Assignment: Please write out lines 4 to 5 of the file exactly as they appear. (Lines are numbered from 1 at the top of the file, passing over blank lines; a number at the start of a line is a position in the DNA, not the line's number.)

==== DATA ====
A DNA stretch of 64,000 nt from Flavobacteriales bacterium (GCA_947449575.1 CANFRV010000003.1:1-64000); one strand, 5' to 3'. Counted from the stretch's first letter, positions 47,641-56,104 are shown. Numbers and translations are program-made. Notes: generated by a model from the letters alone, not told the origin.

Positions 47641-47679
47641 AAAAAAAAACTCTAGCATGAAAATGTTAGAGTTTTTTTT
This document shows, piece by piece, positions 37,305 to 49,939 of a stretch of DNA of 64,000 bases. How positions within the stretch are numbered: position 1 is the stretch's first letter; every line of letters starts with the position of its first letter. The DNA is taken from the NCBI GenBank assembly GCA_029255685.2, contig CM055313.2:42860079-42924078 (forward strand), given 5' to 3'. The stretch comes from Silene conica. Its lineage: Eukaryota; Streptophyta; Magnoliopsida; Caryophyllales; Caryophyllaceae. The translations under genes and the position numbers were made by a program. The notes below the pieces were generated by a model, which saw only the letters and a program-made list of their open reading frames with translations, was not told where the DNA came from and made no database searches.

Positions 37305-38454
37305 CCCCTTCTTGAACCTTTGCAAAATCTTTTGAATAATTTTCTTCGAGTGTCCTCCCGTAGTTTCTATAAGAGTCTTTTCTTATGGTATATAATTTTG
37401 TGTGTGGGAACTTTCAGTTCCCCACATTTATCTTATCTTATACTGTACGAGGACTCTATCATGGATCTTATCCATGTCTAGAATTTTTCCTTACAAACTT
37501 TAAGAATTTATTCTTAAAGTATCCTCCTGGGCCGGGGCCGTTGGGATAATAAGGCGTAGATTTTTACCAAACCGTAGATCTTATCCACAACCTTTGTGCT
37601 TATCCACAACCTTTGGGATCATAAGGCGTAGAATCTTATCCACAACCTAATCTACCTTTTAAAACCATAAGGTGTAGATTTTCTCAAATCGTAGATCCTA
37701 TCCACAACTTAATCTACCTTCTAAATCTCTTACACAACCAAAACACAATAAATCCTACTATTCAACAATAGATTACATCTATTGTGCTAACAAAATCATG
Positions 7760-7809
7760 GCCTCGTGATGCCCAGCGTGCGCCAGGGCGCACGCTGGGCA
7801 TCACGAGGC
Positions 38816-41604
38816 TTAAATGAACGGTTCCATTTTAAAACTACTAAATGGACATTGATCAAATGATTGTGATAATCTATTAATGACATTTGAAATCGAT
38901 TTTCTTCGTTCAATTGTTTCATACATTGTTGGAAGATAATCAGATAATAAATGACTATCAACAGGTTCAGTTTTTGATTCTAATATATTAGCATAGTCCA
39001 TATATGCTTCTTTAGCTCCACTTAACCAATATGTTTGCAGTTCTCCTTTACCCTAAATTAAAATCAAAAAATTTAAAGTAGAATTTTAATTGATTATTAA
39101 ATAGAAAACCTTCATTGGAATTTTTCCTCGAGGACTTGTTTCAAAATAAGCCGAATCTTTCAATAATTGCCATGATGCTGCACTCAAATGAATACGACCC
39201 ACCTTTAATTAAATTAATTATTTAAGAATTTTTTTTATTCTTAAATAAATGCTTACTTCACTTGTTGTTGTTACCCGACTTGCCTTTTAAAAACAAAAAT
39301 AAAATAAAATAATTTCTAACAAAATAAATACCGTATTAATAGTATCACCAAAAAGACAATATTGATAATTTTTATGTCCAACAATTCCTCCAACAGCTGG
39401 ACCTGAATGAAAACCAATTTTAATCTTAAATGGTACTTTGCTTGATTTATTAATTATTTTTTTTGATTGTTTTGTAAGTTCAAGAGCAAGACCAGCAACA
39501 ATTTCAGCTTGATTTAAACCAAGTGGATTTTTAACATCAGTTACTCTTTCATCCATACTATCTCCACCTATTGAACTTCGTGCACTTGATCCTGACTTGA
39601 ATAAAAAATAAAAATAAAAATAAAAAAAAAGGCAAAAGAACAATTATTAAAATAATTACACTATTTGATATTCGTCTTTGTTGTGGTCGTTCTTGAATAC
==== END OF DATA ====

This document shows, piece by piece, positions 37,305 to 49,939 of a stretch of DNA of 64,000 bases. How positions within the stretch are numbered: position 1 is the stretch's first letter; every line of letters starts with the position of its first letter. The DNA is taken from the NCBI GenBank assembly GCA_029255685.2, contig CM055313.2:42860079-42924078 (forward strand), given 5' to 3'. The stretch comes from Silene conica. Its lineage: Eukaryota; Streptophyta; Magnoliopsida; Caryophyllales; Caryophyllaceae. The translations under genes and the position numbers were made by a program. The notes below the pieces were generated by a model, which saw only the letters and a program-made list of their open reading frames with translations, was not told where the DNA came from and made no database searches.

Positions 37305-38454